Really? You're aware that it is leagues better? How so? Not everyone is writing cross platform apps. To say that it is better financed is also just ignorant. GNOME is the standard desktop on most commercial distributions. Paid developers work on GNOME, including GTK+.

There are more GTK apps but Qt has advantages that will favor it in the long term. We'll see more open source projects that primarily target Windows + OSX with Qt and integrate with KDE as a bonus. Qt will gain further support as GTK stagnates.


This is the same wishful thinking that people have been using since GTK+'s inception. It hasn't happened yet and GTK+ and GNOME have only gotten stronger.

Reply Score: 2

Moochman Member since:
2005-07-06

Maybe because their app is written in C and easier to bind to the language they use.


Actually I think the fact that the Gnome desktop is written in C is one of the main barriers to rapid development. If they were to use just about any other language--my top vote would be for Vala, followed by C++, C# or Java--there is no question in my mind that the speed of development of the Gnome desktop would explode. But sadly I think most of the Gnome hackers are still too much stuck in their "hacker" mentality, with their vi, emacs and what have you, to realize the benefit that a truly object-oriented platform with a full-featured IDE/toolset could bring....

Reply Score: 2

KAMiKAZOW
Member since:
2005-07-06

While I'm a KDE Plasma user, I welcome any advancement in the FOSS ford, no matter which toolkit is used.
However, below the surface of GNOME's popularity GNOME is sadly a battleground for corporate agendas.

Novell decided to focus their corporate money-making on Mono. Therefore the former Ximian devs try to push Mono into GNOME.
OTOH Red Hat focuses on Java, especially after the takeover of JBoss. While Red Hat does not try to push Java into GNOME, they see Novell and Mono as a competitor and want to leave it out of GNOME.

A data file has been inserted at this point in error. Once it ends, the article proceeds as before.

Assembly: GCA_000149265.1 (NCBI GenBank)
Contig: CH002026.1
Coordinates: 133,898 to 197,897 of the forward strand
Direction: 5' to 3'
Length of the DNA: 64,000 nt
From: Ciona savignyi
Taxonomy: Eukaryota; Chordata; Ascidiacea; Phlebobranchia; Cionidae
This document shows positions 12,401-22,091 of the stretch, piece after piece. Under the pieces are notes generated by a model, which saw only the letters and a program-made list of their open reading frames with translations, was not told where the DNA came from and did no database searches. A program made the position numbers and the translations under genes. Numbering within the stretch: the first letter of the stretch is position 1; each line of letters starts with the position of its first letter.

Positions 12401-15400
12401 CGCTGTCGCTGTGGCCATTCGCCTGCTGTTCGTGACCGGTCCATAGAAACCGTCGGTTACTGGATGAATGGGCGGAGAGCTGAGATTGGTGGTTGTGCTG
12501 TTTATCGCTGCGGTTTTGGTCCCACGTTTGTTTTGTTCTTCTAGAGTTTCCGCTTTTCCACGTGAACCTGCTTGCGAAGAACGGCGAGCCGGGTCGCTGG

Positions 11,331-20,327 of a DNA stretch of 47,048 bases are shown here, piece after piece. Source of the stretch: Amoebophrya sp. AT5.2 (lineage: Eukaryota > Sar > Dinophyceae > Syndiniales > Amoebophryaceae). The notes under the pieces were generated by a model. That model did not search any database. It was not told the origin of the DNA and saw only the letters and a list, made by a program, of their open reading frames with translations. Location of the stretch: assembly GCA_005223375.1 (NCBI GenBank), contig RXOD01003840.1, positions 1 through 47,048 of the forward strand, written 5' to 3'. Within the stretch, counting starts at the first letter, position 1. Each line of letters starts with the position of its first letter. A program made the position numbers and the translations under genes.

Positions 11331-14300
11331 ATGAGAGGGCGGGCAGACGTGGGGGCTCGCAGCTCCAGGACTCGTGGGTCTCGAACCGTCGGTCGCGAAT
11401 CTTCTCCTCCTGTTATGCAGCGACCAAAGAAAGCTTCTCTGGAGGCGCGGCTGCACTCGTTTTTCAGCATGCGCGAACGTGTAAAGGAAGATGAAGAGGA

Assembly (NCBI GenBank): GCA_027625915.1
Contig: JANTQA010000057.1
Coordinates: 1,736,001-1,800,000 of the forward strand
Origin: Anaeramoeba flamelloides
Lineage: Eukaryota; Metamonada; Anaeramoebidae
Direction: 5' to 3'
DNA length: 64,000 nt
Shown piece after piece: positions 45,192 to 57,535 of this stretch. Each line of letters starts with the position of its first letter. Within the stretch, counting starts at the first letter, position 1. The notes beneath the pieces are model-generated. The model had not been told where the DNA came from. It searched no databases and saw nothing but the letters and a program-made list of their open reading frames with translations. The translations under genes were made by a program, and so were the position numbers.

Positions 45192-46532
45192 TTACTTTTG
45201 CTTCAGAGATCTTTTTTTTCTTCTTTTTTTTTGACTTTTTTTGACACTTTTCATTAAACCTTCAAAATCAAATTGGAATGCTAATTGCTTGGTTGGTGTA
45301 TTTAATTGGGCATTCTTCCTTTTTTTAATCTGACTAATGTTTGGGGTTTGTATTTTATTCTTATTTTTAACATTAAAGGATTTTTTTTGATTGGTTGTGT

And on top of that, there's also very often an anti-C++ spirit, leaving gtkmm at a marginalized position.

The victim seems to be GTK.
Instead of putting development resources into GTK itself, they are drained, because
1. everything seems to be needed developed twice -- one time using Mono, then without Mono
and 2. other GTK contributors seem to be fed up with Red Hat's and Novell's corporate agendas. Nokia and Intel were both GTK contributors in the past, now both turned to Qt (Nokia when they decided to buy Trolltech and now together with Intel in the MeeGo project).

Reply Score: 2

kragil Member since:
2006-01-04

I also liked the paper. The ideas are fairly new and fresh and could be really useful. But I think they are still geared towards advanced users (all the craftsman talk)
I want mouse velocity in KDE!!

On the issues you raised: Yes I think Novell wants to push Mono, I don't think RH wants to push Java into Gnome though, but the C++ thing is true.

I really wish they would push Vala with Gnome3.0. Make it the preferred language and built bigger apps in it. C# and Java devs could easily learn Vala and I think C devs will like the higher productivity.

One more thing:
OSnews is cool. While people on Ars/LWN are mostly bickering about the "task pooper" name here on OSnews there are good points in the comments. Submitting was worth it.

Reply Score: 2

Moochman Member since:
2005-07-06

Agreed about Vala.

C cannot continue to be the answer for the next generation of apps. Writing GObject code in C is a humungous kludge. Vala makes it pretty and elegant again, while using a very Java/C#-similar syntax and adding all kinds of niceties from the C# world like properties. It's just freaking awesome. If Gnome were to start over in Vala, I think the existing developers would not only be much more productive themselves, but they would get a lot more support from third-party contributors as well.

GO VALA!!!

Reply Score: 3

GNOME 3.0 better be done right
by abraxas on Sat 27th Feb 2010 14:18 UTC
abraxas
Member since:
2005-07-07

I see a lot of neat ideas floating around with GNOME for version 3.0 but there is just one problem. As a GNOME user I like my current GNOME w/ Compiz setup. If GNOME plans on uprooting a lot of people from their current desktop habits the changes they make better be flawless. Even if the new interface is superior it is still not an easy transition for people who have been depending on certain behaviors for years. I have a kind of nervous anticipation for GNOME 3.0. I can't wait to check out the new features but I also dread losing things that are important to me.

Reply Score: 2

RE: GNOME 3.0 better be done right
by Moochman on Sun 28th Feb 2010 10:19 UTC in reply to "GNOME 3.0 better be done right"
Moochman Member since:
2005-07-06

Yep, totally understandable fear. After all, I still far prefer KDE 3 to KDE 4, and I used to be one of the biggest fans of KDE 4 before it was actually released...

At the same time though at least it can be said for the Gnome devs that they are starting out by rethinking the interface... The KDE devs mainly focused on rethinking the technology while leaving the interface an afterthought... and what they got was basically the KDE 3 interface all over again, just done worse...

Reply Score: 1